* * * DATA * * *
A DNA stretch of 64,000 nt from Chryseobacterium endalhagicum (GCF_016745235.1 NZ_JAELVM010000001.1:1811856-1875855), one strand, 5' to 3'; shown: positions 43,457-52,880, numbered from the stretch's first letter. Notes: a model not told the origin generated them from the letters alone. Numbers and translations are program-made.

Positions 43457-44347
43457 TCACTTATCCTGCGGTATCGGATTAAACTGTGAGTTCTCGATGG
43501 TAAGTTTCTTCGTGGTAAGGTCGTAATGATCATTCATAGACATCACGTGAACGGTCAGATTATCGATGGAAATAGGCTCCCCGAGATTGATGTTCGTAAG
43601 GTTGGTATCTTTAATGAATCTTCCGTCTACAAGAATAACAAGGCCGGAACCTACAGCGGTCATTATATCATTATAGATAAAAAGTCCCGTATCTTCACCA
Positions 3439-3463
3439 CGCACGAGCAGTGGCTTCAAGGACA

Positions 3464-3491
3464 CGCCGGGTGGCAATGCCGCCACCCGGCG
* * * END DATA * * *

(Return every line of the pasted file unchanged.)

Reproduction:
A DNA stretch of 64,000 nt from Chryseobacterium endalhagicum (GCF_016745235.1 NZ_JAELVM010000001.1:1811856-1875855), one strand, 5' to 3'; shown: positions 43,457-52,880, numbered from the stretch's first letter. Notes: a model not told the origin generated them from the letters alone. Numbers and translations are program-made.

Positions 43457-44347
43457 TCACTTATCCTGCGGTATCGGATTAAACTGTGAGTTCTCGATGG
43501 TAAGTTTCTTCGTGGTAAGGTCGTAATGATCATTCATAGACATCACGTGAACGGTCAGATTATCGATGGAAATAGGCTCCCCGAGATTGATGTTCGTAAG
43601 GTTGGTATCTTTAATGAATCTTCCGTCTACAAGAATAACAAGGCCGGAACCTACAGCGGTCATTATATCATTATAGATAAAAAGTCCCGTATCTTCACCA
Positions 3439-3463
3439 CGCACGAGCAGTGGCTTCAAGGACA

Positions 3464-3491
3464 CGCCGGGTGGCAATGCCGCCACCCGGCG